Wed 10th May 2017
The Hacker's Opera is a rhyming couplets satire on the News of the World hacking scandal and subsequent trial of Rebekah Brooks, with live music composed and played by Sharon Wright. This show certainly doesn't feel finished yet, but the kernel is there for a strong piece of theatre and that's what Spark's Factory is all about; supporting new theatre makers to try out risky and daring ideas.
I'm a sucker for a rhyming couplet and the general premise of the show worked, although in the end I felt that the defence provided genuine arguments for why Rebekah and the News of the World behaved the way that they did, where as the prosecution witnesses were all satirical. I voted guilty, but that was based more on the information I already knew about the case rather than what had just been presented to me. I'd like to have seen the victims give more nuanced emotional responses to how it felt to have their privacy invaded and the very real damage that the newspapers had caused.
It was also strange that one of the victims looked so much like Rebekah Brooks. I don't think for a second that plays should always be cast with exact like for likes and if it's a clear choice then it's great to mix things up, but I found this arrangement tricky, because when the cast first walked onto the stage my immediate thought was that's amazing casting, only to discover that the actress who looked like Rebekah Brooks (Iphigenia Giannopolous) was playing the victim Selina Shallow. I appreciate that Iphigenia's is from Greece and therefore her accent might have been a sticking point and also I get that no one on the stage was called Rebekah Brooks - instead it was the trial of Rebekah Wade, but I found it difficult to get past how much Iphigenia looked like Rebekah. Personally I'd have been fine with Rebekah Wade being Greek.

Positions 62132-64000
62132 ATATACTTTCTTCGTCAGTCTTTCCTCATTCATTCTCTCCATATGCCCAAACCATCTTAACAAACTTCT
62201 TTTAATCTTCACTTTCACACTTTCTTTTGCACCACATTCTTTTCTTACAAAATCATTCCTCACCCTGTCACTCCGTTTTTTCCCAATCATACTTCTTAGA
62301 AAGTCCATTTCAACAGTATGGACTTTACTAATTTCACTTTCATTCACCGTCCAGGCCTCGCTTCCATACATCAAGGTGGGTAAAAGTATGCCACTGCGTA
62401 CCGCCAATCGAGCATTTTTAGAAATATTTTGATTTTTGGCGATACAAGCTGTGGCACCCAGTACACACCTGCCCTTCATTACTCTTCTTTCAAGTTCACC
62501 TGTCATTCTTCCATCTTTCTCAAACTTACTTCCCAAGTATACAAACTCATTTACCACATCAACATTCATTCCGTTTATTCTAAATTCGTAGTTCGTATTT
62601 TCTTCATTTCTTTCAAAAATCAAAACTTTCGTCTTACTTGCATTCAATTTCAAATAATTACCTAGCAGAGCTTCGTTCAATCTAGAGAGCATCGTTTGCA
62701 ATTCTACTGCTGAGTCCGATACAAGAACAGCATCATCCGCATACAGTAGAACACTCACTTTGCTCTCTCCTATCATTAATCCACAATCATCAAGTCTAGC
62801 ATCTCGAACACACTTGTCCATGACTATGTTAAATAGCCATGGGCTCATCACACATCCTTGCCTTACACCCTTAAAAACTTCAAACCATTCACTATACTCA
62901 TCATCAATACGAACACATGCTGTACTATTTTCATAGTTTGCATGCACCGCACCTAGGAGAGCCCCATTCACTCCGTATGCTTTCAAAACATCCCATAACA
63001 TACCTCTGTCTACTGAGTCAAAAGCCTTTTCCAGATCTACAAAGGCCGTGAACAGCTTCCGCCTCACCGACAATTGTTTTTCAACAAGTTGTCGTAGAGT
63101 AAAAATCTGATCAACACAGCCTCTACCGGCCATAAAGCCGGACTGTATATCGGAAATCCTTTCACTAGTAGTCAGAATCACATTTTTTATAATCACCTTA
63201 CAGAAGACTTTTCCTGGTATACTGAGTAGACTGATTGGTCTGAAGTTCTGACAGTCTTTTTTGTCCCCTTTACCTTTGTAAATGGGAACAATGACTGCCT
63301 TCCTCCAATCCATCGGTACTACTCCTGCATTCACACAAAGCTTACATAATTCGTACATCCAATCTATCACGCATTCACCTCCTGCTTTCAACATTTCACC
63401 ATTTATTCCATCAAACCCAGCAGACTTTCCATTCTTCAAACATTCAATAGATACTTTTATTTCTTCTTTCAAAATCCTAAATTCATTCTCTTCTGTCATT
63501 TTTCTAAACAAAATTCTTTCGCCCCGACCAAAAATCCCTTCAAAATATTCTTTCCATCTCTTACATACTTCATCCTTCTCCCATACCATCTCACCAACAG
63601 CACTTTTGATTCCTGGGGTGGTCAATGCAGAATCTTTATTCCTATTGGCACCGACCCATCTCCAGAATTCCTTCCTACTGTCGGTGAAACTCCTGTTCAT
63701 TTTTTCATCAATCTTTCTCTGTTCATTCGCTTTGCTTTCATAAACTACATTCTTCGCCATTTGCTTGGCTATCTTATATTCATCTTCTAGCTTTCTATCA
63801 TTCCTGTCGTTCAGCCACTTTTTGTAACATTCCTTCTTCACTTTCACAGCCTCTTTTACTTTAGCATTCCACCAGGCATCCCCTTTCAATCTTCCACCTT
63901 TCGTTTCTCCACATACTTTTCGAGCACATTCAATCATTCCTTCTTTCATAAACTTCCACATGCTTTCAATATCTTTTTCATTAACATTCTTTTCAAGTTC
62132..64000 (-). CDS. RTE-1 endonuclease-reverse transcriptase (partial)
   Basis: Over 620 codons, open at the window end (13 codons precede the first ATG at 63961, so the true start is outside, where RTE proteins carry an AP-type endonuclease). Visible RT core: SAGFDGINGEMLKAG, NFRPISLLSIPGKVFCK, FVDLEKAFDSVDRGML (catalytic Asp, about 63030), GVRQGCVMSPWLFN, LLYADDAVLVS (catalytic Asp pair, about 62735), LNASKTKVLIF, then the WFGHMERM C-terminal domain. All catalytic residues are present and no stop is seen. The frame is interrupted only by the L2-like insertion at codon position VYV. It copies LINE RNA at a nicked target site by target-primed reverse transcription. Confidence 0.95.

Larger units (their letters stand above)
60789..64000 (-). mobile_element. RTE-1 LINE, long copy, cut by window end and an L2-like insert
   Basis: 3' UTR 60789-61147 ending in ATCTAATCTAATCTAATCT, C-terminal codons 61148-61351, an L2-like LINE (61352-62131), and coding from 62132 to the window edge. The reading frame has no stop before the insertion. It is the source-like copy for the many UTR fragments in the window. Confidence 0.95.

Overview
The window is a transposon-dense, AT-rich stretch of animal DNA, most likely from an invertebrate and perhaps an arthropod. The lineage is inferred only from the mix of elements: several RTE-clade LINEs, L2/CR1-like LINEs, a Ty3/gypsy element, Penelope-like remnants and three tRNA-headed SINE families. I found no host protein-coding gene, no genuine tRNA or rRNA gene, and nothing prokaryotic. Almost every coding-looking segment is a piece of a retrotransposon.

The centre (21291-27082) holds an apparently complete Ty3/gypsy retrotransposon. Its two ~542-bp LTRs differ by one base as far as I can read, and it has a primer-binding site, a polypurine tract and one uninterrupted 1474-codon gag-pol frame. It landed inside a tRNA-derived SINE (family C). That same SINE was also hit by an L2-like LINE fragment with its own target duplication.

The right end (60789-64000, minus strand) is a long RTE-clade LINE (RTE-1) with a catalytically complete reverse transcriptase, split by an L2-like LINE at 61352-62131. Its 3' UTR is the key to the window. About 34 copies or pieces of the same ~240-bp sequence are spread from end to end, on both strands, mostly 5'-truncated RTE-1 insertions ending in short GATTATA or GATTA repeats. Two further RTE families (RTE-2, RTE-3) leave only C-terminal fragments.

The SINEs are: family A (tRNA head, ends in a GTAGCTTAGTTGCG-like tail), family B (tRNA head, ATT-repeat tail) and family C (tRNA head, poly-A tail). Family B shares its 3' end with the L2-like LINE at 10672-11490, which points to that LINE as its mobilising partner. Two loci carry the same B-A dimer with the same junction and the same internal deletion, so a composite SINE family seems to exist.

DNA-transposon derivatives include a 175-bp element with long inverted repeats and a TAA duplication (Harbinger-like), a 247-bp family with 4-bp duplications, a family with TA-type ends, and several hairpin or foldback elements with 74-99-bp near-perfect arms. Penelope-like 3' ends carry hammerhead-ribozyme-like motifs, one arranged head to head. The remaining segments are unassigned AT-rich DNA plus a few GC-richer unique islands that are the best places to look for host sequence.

Eden Avital Alexander gave a strong performance as the Devil, the rapping was fun from Matt Swan and both the Prosecutor and Defence felt in control, but there was an overall sense that everyone could have done with relaxing and enjoying themselves a bit more. Perhaps a longer vocal warm up would have helped as nerves were affecting people's voices. With rhyming couplet theatre it needs to be as big and as brash as panto. The performers want to connect with the audience and not be at all embarrassed. A dropped line and a duff note here and there are easily forgiven if the performers are being warm and confident, with a slight tongue in cheek relationship to the audience. Going deeper into the grotesque would have also be fun to see.
This has the makings of a hilarious satirical show, one I could see forming a great cabaret/festival act for a political producer like Shangri-la at Glastonbury Festival, as well as touring as a full theatre piece.